It is important to understand that the nursery voucher scheme was, in fact, a cut in school funding. Before the scheme was introduced, each "rising five" child who came to a primary school's reception class or nursery unit brought with him or her a certain amount of funding from the local education authority. In Devon, that amount was around pounds 1,500. When the voucher scheme was introduced this sum was clawed back from the school's budget and replaced by the pounds 1,100 represented by the voucher: a de facto cut of pounds 400 per child. The figures vary around the country, but in every case the net result was a cut in school budgets.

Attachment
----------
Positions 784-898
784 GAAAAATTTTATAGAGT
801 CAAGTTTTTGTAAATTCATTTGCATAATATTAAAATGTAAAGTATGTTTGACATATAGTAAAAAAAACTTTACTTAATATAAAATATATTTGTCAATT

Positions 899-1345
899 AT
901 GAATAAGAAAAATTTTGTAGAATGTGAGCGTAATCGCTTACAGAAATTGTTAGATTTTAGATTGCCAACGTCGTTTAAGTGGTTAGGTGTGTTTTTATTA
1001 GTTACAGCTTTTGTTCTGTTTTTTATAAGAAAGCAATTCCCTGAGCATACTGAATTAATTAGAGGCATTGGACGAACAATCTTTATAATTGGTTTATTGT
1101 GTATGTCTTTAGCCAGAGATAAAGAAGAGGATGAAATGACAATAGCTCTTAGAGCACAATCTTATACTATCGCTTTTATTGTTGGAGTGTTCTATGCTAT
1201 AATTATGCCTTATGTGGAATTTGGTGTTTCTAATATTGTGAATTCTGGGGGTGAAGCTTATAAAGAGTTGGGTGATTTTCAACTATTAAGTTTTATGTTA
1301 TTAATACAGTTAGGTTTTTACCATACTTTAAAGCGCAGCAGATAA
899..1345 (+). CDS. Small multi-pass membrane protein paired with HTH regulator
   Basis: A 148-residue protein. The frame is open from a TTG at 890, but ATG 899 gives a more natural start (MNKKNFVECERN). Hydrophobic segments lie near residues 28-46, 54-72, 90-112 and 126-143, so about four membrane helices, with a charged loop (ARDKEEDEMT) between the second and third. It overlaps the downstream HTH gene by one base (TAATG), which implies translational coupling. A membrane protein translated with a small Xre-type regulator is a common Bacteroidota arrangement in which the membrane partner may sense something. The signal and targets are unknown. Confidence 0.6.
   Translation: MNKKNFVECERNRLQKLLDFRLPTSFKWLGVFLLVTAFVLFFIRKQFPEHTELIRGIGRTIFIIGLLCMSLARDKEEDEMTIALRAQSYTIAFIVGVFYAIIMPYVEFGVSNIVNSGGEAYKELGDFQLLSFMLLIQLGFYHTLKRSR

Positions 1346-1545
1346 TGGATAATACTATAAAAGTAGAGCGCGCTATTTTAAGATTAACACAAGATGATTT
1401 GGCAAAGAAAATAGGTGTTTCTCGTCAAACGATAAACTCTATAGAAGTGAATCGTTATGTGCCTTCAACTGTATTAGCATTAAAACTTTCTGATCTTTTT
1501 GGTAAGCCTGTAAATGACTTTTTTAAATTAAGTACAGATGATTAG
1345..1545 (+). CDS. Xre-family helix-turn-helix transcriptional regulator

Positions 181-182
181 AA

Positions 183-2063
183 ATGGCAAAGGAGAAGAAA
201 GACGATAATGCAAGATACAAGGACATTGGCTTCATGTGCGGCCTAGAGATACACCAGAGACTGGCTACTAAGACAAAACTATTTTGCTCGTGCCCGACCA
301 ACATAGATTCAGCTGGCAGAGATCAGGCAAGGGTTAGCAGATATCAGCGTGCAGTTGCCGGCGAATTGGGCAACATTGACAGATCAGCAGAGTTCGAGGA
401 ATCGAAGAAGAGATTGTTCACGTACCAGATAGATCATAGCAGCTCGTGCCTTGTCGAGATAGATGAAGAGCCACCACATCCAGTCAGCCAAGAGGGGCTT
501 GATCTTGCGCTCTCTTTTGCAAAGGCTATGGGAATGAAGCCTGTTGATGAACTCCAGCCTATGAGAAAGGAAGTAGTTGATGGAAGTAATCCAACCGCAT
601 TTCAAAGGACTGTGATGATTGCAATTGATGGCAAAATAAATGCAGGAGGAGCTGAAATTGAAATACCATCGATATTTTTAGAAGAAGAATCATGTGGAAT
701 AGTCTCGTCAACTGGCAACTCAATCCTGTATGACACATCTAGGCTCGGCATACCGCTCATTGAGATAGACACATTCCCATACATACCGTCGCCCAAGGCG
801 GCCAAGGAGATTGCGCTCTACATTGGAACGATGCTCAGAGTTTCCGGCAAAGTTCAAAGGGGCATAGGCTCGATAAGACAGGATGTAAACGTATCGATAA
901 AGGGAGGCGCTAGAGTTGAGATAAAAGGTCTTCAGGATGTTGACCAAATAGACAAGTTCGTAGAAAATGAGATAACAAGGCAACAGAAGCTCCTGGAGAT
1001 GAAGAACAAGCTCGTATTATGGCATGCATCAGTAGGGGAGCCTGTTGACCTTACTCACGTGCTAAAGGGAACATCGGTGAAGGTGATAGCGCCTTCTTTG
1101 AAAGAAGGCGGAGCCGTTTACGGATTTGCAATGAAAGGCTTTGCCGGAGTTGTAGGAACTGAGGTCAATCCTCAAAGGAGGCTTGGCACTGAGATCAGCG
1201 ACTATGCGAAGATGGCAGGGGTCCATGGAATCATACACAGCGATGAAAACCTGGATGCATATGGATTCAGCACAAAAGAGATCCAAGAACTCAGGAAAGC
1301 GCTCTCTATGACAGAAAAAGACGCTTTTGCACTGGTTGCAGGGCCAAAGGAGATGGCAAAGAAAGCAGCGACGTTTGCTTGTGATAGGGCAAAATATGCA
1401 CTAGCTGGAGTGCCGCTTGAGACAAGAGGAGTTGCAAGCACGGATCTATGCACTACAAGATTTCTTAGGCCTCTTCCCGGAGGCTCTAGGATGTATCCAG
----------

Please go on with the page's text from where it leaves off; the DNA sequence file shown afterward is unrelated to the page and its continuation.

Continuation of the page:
If Mr Blunkett returns only the value of the voucher to our schools, he will be endorsing a Tory education cut, and this will be an act of betrayal to all of us who, in a spirit of guarded optimism, voted for his party and hoped for a level of school funding that was at least operable. What we expect from him, at the very least, is a return to the level of funding per child that existed before the introduction of vouchers.
Beyond that, we expect him to reduce the size of all primary school classes, not just those of five- to seven-year-olds. It may be that this would mean breaking the Labour promises of low taxation; for that, we might well be prepared to forgive him.
Vice-Chairman of Governors
Exeter Road Primary School
Exmouth, DevonReuse content